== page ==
Thursday, October 14, 2010

Changing course towards Hartwell

Subsidize research in clean technologies through a carbon tax. It seems that the ideas in The Hartwell paper are gaining some traction


Anonymous said...

You call that "traction"? Just another green dream.

"When Mr. Hayward and I were talking, I asked whether he could imagine Republican leaders’ supporting more research spending no matter where the money came from. Probably not in the near future, he acknowledged. For now, Republicans will focus on shrinking government.

But at some point, maybe if oil prices spike, Mr. Hayward thinks the party may well be interested in a policy that fosters innovation, creates jobs and helps national security."

The CAGW propaganda is effectively dead in the US. A Republican takeover of the house will assure it. It will just be the Europeans who will be paying the extra money for green indulgence for electricity.

I spend my summer in Austria and pay 0.23 Euro per KW, while in Arizona (winter residence) I pay 0.11 US $/KW (< 0.08 Euro).


@ReinerGrundmann said...

Maybe you can be a bit clearer what you mean by "CAGW propaganda". Do you mean this to include climate policies, or alternative energy technologies?

_Flin_ said...

It irritates me that the AEI promotes government spending into green energy. Until now, they have always been firmly set against AGW.

The US don't have any CO2-legislation (everyone else now has Cap&Trade. Weren't it the US who insisted on a market based solution and then not implementing it?), and they won't have any at least for the next 2 years. Since there is not a single republican member of Congress not doubting AGW.

The technology tune of the Hartwell paper had already been sung by the Bush/Cheney administration, and nothing ever happened. Instead it was deregulation for the oil industry, more pollution, less restrictions, less safety, less everything (as long as "everything" doesn't include CO2 or dead soldiers).

The Hartwell paper itself makes me curse myself for wasting my time with it.

And, furthermore: A Republican party becoming even more extremely libertarian than they were anyway will not spend government money on green energy. They spend money on oil, coal, military and tax cuts. It's hard to see how that could possibly change.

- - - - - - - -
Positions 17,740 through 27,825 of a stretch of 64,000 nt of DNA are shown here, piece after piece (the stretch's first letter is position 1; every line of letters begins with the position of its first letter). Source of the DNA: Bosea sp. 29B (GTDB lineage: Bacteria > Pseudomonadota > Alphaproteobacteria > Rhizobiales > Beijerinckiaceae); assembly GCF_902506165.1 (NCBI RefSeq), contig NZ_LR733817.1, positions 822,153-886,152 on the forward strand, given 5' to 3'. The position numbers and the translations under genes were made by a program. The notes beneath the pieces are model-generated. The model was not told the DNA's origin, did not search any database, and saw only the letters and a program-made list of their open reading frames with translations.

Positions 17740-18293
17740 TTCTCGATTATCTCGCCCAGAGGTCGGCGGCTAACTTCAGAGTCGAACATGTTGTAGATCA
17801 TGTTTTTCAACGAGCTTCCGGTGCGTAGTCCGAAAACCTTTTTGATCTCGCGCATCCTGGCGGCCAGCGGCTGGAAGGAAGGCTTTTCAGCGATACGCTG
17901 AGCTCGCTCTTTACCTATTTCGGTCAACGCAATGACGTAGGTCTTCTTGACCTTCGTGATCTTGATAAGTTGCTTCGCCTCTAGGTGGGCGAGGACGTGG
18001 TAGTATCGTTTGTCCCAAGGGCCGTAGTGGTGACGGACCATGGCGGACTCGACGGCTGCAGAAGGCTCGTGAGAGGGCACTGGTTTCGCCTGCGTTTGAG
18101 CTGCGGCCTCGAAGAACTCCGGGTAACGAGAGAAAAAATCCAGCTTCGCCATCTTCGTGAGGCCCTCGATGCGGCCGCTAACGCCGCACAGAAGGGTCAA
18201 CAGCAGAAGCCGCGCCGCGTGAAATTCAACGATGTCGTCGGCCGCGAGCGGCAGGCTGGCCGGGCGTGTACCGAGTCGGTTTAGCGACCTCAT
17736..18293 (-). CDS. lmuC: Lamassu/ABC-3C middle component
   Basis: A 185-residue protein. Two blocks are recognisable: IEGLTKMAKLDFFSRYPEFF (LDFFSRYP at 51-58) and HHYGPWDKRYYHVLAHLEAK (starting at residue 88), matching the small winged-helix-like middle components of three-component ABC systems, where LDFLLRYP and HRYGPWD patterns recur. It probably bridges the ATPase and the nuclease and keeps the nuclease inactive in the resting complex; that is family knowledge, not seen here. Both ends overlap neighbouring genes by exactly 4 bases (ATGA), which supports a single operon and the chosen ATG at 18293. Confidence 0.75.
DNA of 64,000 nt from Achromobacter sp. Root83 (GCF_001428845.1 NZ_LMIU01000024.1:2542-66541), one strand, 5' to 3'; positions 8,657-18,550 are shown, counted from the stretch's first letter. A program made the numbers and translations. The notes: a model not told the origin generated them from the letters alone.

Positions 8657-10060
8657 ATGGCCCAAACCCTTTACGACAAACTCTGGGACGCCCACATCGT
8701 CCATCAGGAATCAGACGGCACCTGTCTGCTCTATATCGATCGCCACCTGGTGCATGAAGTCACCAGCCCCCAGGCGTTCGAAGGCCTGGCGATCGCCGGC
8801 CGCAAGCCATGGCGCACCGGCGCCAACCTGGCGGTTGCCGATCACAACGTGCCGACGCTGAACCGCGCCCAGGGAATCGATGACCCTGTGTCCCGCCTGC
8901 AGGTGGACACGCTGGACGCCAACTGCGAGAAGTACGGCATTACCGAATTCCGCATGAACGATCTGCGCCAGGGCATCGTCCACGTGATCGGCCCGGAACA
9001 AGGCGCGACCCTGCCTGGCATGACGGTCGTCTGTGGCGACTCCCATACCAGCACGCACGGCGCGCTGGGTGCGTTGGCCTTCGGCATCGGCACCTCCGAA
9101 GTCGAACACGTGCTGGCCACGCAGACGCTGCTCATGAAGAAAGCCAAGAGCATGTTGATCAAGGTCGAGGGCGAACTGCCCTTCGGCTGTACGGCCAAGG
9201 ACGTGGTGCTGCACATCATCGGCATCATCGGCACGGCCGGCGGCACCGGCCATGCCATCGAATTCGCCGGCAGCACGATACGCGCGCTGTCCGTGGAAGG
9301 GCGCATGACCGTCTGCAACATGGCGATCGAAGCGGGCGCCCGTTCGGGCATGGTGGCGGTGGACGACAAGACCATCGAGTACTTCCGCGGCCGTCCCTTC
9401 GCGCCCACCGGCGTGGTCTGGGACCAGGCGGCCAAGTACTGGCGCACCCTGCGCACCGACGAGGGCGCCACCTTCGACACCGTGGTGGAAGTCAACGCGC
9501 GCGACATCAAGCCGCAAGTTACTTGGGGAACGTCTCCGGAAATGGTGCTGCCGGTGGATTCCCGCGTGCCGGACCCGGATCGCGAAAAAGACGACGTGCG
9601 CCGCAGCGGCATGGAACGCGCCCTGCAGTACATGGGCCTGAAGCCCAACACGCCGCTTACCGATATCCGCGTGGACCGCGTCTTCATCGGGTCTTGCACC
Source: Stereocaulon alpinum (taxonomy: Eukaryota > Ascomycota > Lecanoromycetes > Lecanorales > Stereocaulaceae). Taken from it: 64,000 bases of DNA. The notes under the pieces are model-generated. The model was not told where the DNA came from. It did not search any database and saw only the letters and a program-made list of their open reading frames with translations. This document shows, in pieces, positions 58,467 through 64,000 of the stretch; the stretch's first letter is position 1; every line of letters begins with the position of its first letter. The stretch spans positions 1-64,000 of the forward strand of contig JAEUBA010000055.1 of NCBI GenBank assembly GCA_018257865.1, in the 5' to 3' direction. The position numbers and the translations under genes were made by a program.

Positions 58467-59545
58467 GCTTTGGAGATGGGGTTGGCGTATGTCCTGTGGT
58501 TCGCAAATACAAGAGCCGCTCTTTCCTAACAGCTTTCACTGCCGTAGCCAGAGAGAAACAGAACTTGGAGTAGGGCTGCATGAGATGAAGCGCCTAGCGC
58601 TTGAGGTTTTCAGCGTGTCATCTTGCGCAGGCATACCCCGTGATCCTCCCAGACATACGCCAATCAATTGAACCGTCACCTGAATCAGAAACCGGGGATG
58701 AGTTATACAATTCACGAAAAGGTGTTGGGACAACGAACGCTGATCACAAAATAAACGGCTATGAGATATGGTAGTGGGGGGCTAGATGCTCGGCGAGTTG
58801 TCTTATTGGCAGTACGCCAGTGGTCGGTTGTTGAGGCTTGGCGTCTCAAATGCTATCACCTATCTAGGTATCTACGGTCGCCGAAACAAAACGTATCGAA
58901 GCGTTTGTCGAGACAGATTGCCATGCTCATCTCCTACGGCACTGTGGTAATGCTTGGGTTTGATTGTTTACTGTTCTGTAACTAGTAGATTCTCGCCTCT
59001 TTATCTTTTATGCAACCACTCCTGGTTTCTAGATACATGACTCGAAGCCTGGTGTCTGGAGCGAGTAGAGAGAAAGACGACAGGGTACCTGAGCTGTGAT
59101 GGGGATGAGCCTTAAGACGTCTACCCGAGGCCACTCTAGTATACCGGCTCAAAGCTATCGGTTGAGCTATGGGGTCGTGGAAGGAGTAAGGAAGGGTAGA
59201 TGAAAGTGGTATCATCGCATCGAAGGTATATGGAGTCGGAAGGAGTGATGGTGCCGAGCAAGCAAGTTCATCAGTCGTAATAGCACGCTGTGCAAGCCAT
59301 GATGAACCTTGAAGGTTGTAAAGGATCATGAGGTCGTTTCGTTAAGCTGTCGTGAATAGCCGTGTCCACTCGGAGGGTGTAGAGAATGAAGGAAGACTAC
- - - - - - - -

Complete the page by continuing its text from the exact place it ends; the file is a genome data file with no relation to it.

The only reason that I can imagine is the spending of the DOD, esp. the Navy, concerning renewable energy investments.

There is only one reasonable energy policy. And that is the strategy to become as efficient as soon as possible. Energy prices have to rise so that the illusion of neverending power and heat from oil, gas and coal ends. And the conversion to another energymix needs to be completed before all the resources are much too expensive to burn. If the USA do not understand that... well, global dominance has never lasted more than a century in in the last 500 years.

Coal reserves with current growth rate take us to 2065? Peak Oil arrives in 2020? Who cares? Let's burn the stuff. Noone needs plastic anyway.

@ReinerGrundmann said...


US government "will not spend government money on green energy."

They will once they realize their competitors are doing it. These competing countries are not only located in the West, and China especially will be important soon.

_Flin_ said...

Dr Grundmann, I really doubt it. Not because it doesn't make sense or because I do not think highly of America.

It is just the pattern of targeted spending aimed at moderate Republicans not flat out resisting the idea of AGW and the effects this has on other Republicans (like Sen. McCain) that makes me doubt it. Currently I have the impression that the lobbies made clear that anyone not fully supporting certain industries will lose their seat in Congress.

This combined with the filibuster system in my eyes ensures that no legislation for any energy not connected to oil, coal or nuclear power will make it through congress any time soon. State and local level is different, though.

It has been this way for 15 years, and the latest results (like Delaware, which was really amazing) cemented the Status Quo even further.

Market oriented and profitable solutions will be implented. But the cheap energy will limit the amount of these.

I hope I am wrong, though.

@ReinerGrundmann said...

"Market oriented and profitable solutions will be implented. But the cheap energy will limit the amount of these."
This is exactly the point of the Hartwell paper: make clean energy cheaper than coal.